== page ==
Tree Terminator

A strange video for a Permaculture site, I know, but I can’t help but marvel at the ingenuity. Imagine if we could harness these smarts for a better cause?


  1. That is shocking. I new the logging industry was automated, but this is incredible. This unit cuts it, strips the bark, measures the log, and sections it. How can the other species stand in the face of this? I guess we have to renew our energy to turn things around.

    Thanks Craig for bringing this to our attention—Chuck

  2. Keep in mind that this (awesome!) machine represents an *increase in efficiency*… Without it, all that processing would have to be done elsewhere, via inefficient transport, adding more CO2 to the atmosphere all the while. So, as long as the logging is done sustainably (re-planting as many trees as you cut down, or more), then this machine won’t be the ‘death of worlds’ that some of you seem to imagine it to be.

    Remember, it’s not what you do…it’s how you do it.

  3. It’s a shame that we’re a planet ruled by an few elite individuals within the corporatocracy. Too bad we don’t use human ingenuity to CREATE anything. Human beings… MURDERERS.

    We obviously didn’t “get it right” this time. Perhaps our next go at it, we’ll destroy the banks and not allow greedy corporations to subdue us into a society of complacent serfs.

    Come on! PARADIGM SHIFT! ~ Twenty-Twelve ~

  4. hi
    This should not shock any one .
    The mashine is by the looks of it workingin’ plantation wood.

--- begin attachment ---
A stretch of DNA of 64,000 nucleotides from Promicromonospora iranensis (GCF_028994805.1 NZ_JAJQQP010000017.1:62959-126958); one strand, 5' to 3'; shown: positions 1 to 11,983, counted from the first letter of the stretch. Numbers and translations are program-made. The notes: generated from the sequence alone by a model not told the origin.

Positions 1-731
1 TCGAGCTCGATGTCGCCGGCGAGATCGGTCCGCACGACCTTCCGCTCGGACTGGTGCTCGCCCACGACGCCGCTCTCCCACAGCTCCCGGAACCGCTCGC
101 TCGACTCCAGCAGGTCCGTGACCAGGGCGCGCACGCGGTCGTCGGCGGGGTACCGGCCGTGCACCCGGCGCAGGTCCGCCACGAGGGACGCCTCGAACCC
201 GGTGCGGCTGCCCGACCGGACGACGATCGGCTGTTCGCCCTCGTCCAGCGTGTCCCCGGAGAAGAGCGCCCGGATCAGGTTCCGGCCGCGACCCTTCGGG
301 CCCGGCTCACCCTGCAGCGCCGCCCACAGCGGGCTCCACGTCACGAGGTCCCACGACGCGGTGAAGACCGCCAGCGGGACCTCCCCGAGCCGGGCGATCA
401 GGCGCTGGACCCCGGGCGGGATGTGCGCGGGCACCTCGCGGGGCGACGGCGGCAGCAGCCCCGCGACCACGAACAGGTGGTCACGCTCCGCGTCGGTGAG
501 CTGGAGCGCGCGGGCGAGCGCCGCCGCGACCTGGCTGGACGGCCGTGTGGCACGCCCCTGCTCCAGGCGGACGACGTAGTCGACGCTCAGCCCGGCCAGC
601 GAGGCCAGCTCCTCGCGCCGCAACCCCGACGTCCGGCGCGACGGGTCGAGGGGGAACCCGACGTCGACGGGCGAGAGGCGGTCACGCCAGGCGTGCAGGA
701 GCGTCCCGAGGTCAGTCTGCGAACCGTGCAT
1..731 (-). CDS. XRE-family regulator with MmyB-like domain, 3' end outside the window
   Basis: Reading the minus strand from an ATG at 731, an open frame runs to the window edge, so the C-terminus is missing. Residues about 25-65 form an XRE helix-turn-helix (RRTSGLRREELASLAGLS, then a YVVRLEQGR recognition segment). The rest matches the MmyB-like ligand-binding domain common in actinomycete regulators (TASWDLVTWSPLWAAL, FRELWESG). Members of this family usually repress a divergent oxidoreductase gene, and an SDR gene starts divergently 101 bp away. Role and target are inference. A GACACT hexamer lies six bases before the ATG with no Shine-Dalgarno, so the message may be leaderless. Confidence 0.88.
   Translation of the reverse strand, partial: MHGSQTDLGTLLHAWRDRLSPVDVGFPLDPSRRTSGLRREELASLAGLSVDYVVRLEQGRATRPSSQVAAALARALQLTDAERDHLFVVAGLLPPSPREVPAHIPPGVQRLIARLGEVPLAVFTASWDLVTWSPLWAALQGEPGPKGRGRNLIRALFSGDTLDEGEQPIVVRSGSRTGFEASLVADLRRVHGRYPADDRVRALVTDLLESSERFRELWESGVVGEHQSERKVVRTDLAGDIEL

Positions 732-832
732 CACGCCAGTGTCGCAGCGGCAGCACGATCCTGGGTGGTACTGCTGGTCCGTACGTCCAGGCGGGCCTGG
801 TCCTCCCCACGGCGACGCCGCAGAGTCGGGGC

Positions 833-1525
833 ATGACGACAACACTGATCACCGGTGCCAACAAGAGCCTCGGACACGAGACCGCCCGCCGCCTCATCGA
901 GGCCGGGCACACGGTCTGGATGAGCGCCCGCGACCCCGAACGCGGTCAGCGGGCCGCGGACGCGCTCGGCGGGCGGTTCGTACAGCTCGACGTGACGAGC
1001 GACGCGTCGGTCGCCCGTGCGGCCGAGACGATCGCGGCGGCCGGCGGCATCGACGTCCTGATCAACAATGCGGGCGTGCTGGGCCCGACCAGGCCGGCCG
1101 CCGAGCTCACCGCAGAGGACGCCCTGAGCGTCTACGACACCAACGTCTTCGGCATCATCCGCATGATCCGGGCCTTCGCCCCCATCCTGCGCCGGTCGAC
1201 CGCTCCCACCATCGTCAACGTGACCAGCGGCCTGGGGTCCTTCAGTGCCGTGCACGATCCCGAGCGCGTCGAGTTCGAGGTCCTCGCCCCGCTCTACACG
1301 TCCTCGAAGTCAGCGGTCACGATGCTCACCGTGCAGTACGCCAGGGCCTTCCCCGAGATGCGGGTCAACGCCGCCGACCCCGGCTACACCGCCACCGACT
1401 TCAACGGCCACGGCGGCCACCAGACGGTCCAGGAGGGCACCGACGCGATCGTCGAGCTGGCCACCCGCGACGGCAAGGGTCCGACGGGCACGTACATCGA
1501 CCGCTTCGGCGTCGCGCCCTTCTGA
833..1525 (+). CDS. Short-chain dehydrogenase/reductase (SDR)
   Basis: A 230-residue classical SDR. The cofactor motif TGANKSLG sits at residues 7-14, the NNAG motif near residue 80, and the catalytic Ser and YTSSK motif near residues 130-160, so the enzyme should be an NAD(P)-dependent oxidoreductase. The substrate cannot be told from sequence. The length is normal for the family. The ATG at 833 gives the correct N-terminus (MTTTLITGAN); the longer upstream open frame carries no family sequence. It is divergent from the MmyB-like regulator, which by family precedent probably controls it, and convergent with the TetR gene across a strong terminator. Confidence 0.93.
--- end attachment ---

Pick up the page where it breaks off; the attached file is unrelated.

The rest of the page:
I belive trees should also be seen at some stage of their life for timber and or fule. This is in it self ok.
    In Germany forest industry is culture and reforestation are one( mono cilture for hunderets of years, but now changing to mixed tree types) and has been sustaining local demands for hundert thousands of humans and local animal life. In the beginning by selective clearing with bullog and hourses, ax and handsaw.
    Over there the replanting rate is 5 tree planted ( due to acid rain, storms and enviromental conditions) for each tree logged. But the areas has allways been used over and over again to logg and replant. In this way, there is long term timber logging is possible on fixed areas and what is not.

    May be a worth contemplating, that offten and some how for all of us , trees are seldom planted for one self, but for future generation.

    I agree that to utelise brains for the good beggens to be overdue. this smart xcavator potential could be quickly re-equipped for tree sabling planting.